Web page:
The Cambridge History of Science: Volume 4, Eighteenth-Century Scienceby Roy Porter
Pub. Date: 03/28/2003
Publisher: Cambridge University Press
This volume offers to general and specialist readers alike the fullest and most complete survey of the development of science in the eighteenth century. It is designed to be read as both a narrative and an interpretation, and also to be used as a work of reference. While prime attention is paid to Western science, space is also given to science in traditional cultures… See more details below
This volume offers to general and specialist readers alike the fullest and most complete survey of the development of science in the eighteenth century. It is designed to be read as both a narrative and an interpretation, and also to be used as a work of reference. While prime attention is paid to Western science, space is also given to science in traditional cultures and to colonial science. The contributors, world leaders in their respective specialties, engage with current historiographical and methodological controversies and strike out positions of their own.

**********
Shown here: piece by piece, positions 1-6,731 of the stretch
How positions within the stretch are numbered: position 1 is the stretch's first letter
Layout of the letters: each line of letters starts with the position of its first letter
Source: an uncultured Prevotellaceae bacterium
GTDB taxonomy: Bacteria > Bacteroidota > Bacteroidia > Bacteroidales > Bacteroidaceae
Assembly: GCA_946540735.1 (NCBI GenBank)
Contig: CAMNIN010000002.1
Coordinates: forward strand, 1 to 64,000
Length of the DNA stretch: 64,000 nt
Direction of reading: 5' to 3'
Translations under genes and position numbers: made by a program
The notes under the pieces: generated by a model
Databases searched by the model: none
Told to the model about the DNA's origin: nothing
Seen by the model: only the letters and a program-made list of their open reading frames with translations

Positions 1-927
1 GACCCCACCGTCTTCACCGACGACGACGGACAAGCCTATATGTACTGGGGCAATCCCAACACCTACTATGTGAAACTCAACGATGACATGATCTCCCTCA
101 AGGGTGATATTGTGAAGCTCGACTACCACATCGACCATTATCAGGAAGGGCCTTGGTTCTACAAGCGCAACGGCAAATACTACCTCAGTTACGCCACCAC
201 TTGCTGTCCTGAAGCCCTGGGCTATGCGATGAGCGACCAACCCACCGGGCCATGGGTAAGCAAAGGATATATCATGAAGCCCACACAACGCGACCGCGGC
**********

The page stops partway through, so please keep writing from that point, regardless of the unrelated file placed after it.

Table of Contents1. Introduction Roy Porter; Part I. Science in Society: 2. The legacy of the 'scientific revolution': Science and the enlightenment Peter Hans Reill; 3. Science, the universities, and other public spaces: teaching science Lawrence Brockliss; 4. Scientific institutions and the organization of science James McClellan III; 5. Science and government Robert Fox; 6. Exploring natural knowledge: science and the popular Mary Fissell and Roger Cooter; 7. The image of the man of science Steven Shapin; 8. The philosopher's beard: women and gender in science Londa Schiebinger; 9. The prosopography of science William Clark; Part II. Disciplines: 10. Classifying the sciences Richard Yeo; 11. The philosophy of science Robert Iliffe; 12. Ideas of nature: natural philosophy John Gascoigne; 13. Mathematics Craig Fraser; 14. Astronomy and cosmology Curtis Wilson; 15. Mechanics and experimental physics Rod Home; 16. Chemistry Jan Golinski; 17. The life sciences Shirley A. Roe; 18. The earth sciences Rhoda Rappaport; 19. The human sciences Richard Olson; 20. The medical sciences Thomas H. Broman; 21. Marginalized practices Patricia Fara; Part III. Special Themes: 22. Scientific instruments and their makers G. L'E. Turner; 23. Print and public science Adrian Johns; 24. Scientific illustration in the eighteenth century Brian Ford; 25. Science, art and the representation of the natural world Charlotte Klonk; 26. Science and voyages of discovery Rob Iliffe; Part IV. Non-Western Traditions: 27. Islam Emilie Savage-Smith; 28. India Deepak Kumar; 29. China Frank Dikötter; 30. Japan Shigeru Nakayama; 31. Latin America: from Baroque to Modern Colonial science Jorge Cañizares Esguerra; Part V. Ramifications and Impacts: 32. Science and religion John Hedley Brooke; 33. Science, culture and the imagination: enlightenment configurations George S. Rousseau; 34. Science, philosophy, and the mind Paul Wood; 35. Global pillage: science, commerce and Empire Larry Stewart; 36. Technological and industrial change: a comparative essay Ian Inkster; Notes on contributors.
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